Hunstanton-wide-3450 When I went up to Hunstanton, I knew one of the things I wanted to practice was using filters more to achieve some interesting effects. Now, I know a lot of people go down the route of blurring the incoming seas, but I like the effect and wanted to try it for myself!

One problem - I don't currently own a "big stopper". The darkest ND filter I own is a 1.2, so I could only reduce shutter speed to about 1/2 a second. Even so, I still got some pleasing blur of the tide.

Oh, another problem - the hitech filter was great, nice tones with little colour cast. The cokin filter however; this produced a huge magenta colour cast that had to be removed in Lightroom. So, the tint slider for this image is actually way over to the left in the greens! This is the problem with filters, and the reason I guess why so many people go for the Lee resins. Maybe one day...

[Nikon D90, Tokina 11-16 f/2.8 @ f/22, 1/5 sec, ISO 200]

Rough Seas

Hunstanton-mono-3427 The joy (and sometimes, frustration) of shooting outdoors is competing with the British climate!

The north Norfolk coast is almost infamous for the high winds and sudden downpours, and on Monday I experienced a bit of everything! However, this made for a more interesting backdrop to the North Sea. I felt this image was best suited to a mono conversion, with all the white horses in the sea and the clouds behind. [Nikon D90, 50 mm f/1.8 @ f/16, ISO 200, 1/80th sec]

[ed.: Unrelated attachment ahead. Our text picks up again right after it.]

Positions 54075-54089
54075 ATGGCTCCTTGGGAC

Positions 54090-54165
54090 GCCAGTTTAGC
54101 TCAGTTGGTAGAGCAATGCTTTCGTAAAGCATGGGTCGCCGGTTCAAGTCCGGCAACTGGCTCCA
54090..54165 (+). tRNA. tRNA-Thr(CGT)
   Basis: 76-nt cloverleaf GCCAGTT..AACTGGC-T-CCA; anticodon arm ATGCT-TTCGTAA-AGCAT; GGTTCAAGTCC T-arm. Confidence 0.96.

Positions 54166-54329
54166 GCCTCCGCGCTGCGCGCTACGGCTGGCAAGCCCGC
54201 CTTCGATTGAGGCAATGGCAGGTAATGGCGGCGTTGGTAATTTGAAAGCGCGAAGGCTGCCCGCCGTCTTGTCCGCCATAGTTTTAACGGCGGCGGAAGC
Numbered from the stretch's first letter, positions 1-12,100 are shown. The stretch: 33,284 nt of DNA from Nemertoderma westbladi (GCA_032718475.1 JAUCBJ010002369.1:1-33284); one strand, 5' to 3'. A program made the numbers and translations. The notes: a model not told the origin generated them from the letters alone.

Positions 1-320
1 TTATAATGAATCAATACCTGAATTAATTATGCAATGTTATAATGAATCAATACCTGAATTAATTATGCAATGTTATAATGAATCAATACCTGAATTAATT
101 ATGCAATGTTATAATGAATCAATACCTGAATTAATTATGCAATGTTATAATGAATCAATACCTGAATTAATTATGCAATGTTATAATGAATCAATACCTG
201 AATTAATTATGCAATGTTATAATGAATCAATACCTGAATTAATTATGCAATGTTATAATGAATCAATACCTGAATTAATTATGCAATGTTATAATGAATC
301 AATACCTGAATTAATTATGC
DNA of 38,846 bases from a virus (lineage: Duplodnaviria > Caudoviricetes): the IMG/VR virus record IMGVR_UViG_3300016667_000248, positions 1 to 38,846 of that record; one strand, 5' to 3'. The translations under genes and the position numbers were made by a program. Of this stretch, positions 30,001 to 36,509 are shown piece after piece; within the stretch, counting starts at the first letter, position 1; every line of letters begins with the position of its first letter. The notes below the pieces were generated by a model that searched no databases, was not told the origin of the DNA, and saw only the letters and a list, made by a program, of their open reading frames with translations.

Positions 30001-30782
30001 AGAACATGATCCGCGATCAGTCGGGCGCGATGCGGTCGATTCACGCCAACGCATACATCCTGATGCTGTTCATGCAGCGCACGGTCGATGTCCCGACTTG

On this trip, I also played around with my ND filters and got some interesting effects. More to come.

Lightroom 5 - power of the new process

I've had Lightroom 5 for some time now, and I have been hearing and reading many comments from people commenting on the power of the updated and improved sliders. As I haven't had much time (or the right weather) to go out and shoot, I thought I'd go back through my images and try to rescue some files that on first glance looked (basically) rubbish!